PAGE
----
Protocol Buffers

Protocol buffers offer an alternative to XML (Private) and JSON (Private). They're designed to offer a a bunch of advantages:

  • Performance, with rapid serialisation and deserialisation.
  • Efficiency, in terms of network bandwidth with a binary format that separates name from context (schema).
  • Versioning through native deprecation warnings and field reservations.


  • Definitions declare the schema.
  • Messages contain the data and references to the fields declared in a Definition.
  • Fields define values on Messages.
  • Packages namespace Messages.


  • proto1 was used within Google, and not visible to the wider community.
  • proto2 is the current stable release.
  • proto3 is in-development.


Definitions outline the schema of objects sent in the protocol buffer format.

They're stored in *.proto files:

syntax = "proto3";

message Person {
  enum Role {
    REGULAR = 0;
    MODERATOR = 1;
    ADMIN = 2;

  string name = 1;
  repeated string email_addresses = 2;
  Role role = 3;


Members are comprised of a number of fields.


Fields are comprised of:

  • Rules, which define presence constraints:
    • required (removed in proto3).
    • optional (removed in proto3; the default if no rule is specified).
    • repeated allows multiple values (list/vector of type).
  • Types declare the types of values:
    • Scalar:
      • bool
      • bytes
      • float
      • double
      • uint64
      • string (default to "").
    • Enumeration types (default to 0).
    • Message types
    • oneof allow union types -- only one property within the block can be set.
    • map<K, V> defines a string or integer indexed map of values.
  • Names should be lowercase, with words delimited by underscores. Language conventions will be applied to getters and setters.
  • Field numbers set integer identifiers for use in messages to relate data back to the type. They must be unique within each type, within the range (1 - 2^29) - 1 and outside of the range 19,000-19,999.
  • Field options can be specified in [this = "syntax"] at the end of the line.
    • proto2 allowed setting default values overriding the type defaults, but this is no longer possible in proto3.
    • json_name defines the name in a JSON representation of a message.

Messages can be declared either globally or tested within a parent message.

Any type

The google.protobuf.Any type can stand in for any type. To use it, import google/protobuf/any.proto.


The oneof type allows a union of multiple types:

message OneOf {
  oneof {
    string guid = 1;
    string username = 2;
    string email = 3;


An RPC defines an interaction between a client and a server. They're named, and define a request and response message:

service Greetings {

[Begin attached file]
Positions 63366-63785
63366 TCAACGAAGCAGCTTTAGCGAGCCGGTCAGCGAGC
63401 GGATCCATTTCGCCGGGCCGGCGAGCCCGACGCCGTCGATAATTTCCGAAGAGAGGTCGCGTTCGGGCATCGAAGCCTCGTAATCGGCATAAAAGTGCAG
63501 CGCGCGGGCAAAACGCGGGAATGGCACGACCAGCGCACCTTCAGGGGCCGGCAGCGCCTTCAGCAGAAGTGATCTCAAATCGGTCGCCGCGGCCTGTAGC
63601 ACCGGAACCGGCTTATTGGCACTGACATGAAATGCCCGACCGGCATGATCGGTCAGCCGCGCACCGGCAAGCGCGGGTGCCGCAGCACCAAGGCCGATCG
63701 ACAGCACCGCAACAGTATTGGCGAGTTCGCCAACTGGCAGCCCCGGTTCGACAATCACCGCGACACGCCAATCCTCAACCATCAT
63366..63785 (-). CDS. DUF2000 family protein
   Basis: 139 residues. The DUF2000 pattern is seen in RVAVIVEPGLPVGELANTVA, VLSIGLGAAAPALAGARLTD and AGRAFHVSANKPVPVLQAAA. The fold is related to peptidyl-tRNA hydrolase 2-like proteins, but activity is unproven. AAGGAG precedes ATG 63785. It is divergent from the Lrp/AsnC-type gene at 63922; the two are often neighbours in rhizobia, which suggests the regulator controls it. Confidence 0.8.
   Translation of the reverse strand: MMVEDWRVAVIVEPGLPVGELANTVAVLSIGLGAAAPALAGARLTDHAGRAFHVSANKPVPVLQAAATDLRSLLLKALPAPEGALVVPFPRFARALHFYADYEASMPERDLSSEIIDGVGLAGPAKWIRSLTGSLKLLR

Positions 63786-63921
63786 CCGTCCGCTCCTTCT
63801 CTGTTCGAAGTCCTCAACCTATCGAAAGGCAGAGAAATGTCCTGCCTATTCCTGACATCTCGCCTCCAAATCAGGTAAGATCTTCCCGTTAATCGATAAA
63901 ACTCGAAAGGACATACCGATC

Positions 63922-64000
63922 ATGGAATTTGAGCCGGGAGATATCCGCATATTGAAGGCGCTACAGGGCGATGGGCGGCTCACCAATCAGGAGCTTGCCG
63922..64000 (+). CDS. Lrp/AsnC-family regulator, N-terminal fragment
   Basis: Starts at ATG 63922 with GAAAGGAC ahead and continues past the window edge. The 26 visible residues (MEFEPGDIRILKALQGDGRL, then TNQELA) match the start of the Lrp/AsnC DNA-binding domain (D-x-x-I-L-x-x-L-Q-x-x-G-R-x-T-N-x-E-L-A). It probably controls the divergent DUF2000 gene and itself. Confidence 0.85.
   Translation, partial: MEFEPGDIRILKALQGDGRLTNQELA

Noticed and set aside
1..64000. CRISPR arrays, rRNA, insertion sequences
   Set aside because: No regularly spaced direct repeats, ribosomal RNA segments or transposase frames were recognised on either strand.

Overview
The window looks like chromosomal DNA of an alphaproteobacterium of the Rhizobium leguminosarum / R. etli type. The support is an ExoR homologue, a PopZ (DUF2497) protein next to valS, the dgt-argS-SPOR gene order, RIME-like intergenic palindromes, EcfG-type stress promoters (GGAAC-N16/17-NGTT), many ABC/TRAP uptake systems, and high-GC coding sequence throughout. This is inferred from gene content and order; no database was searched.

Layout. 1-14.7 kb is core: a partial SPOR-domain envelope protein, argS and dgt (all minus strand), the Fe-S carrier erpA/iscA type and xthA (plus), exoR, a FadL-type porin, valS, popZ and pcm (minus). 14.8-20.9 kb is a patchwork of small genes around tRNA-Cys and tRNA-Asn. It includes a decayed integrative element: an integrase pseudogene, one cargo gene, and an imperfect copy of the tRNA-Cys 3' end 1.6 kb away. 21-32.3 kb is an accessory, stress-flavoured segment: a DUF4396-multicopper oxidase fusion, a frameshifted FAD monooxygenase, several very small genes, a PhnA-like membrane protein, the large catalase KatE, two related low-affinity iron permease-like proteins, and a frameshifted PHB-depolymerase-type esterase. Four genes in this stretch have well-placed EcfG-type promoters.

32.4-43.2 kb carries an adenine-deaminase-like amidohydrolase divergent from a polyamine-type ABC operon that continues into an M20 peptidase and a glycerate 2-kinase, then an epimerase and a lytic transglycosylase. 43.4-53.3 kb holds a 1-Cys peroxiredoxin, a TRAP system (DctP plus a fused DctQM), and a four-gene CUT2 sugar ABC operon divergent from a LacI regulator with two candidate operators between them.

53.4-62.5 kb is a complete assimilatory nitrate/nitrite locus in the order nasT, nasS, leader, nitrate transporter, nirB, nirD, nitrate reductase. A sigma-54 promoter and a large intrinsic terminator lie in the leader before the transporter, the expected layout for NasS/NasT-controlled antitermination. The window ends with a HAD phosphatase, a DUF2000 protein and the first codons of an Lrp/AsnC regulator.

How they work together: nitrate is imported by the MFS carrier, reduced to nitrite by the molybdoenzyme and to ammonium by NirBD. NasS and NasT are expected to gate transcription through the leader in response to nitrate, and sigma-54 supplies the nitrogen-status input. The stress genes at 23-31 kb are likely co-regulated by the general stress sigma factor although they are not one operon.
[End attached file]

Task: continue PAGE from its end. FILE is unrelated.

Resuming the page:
rpc Greet(GreetRequest) returns GreetResponse) {}


Enumerations can be declared either globally or within a message. Their values must all be integers.


The import statement allows importing messages defined in other *.proto files:

import "somefile.proto";


Packages provide namespaces, to avoid cluttering the global namespace with unrelated concerns.

package myapp.entities;


Options define values related to the export process:

  • java_package defines the package namespace used for Java exports.


Protocol buffers are designed to solve some of the pain points of API versioning.


Fields can be reserved by both name and field number, either for future use or to signal that the fields were previously used and should not be reused:

message Reservations {
  reserved 1;
  reserved 2, 3, 4;
  reserved 5 to 10;
  // or
  reserved 1, 2, 3, 4, 5 to 10;

  reserved "id";


Fields you're in the process of winding down can be marked as deprecated:

message Deprecation {
  bool gendered_bathrooms = 1 [deprecated=true];

Compatible field types

Compatible field types allow you to change types without having to retire a field and create a new one:

 message CompatibleTypes {
-  bytes data = 1;
+  string data = 1;

The following groups are interchangeable:

  • Integers: bool, int32, int64, uint32, uint64
  • Signed integers: sint32, sint64
  • Bytes: string, bytes
  • Fixed size integers: fixed32, fixed64, sfixed32, sfixed64

Rules of thumb

In general:

  1. Avoid changing field numbers for existing fields.
  2. When removing obsolete fields, reserve both name and number to cover both JSON and binary forms.
  3. Compatible field types allow type changes:
  4. Prefix old field names with OBSOLETE_


To build all *.proto files in the current working directory for JavaScript:

protoc --<lang>_out=target/js *.proto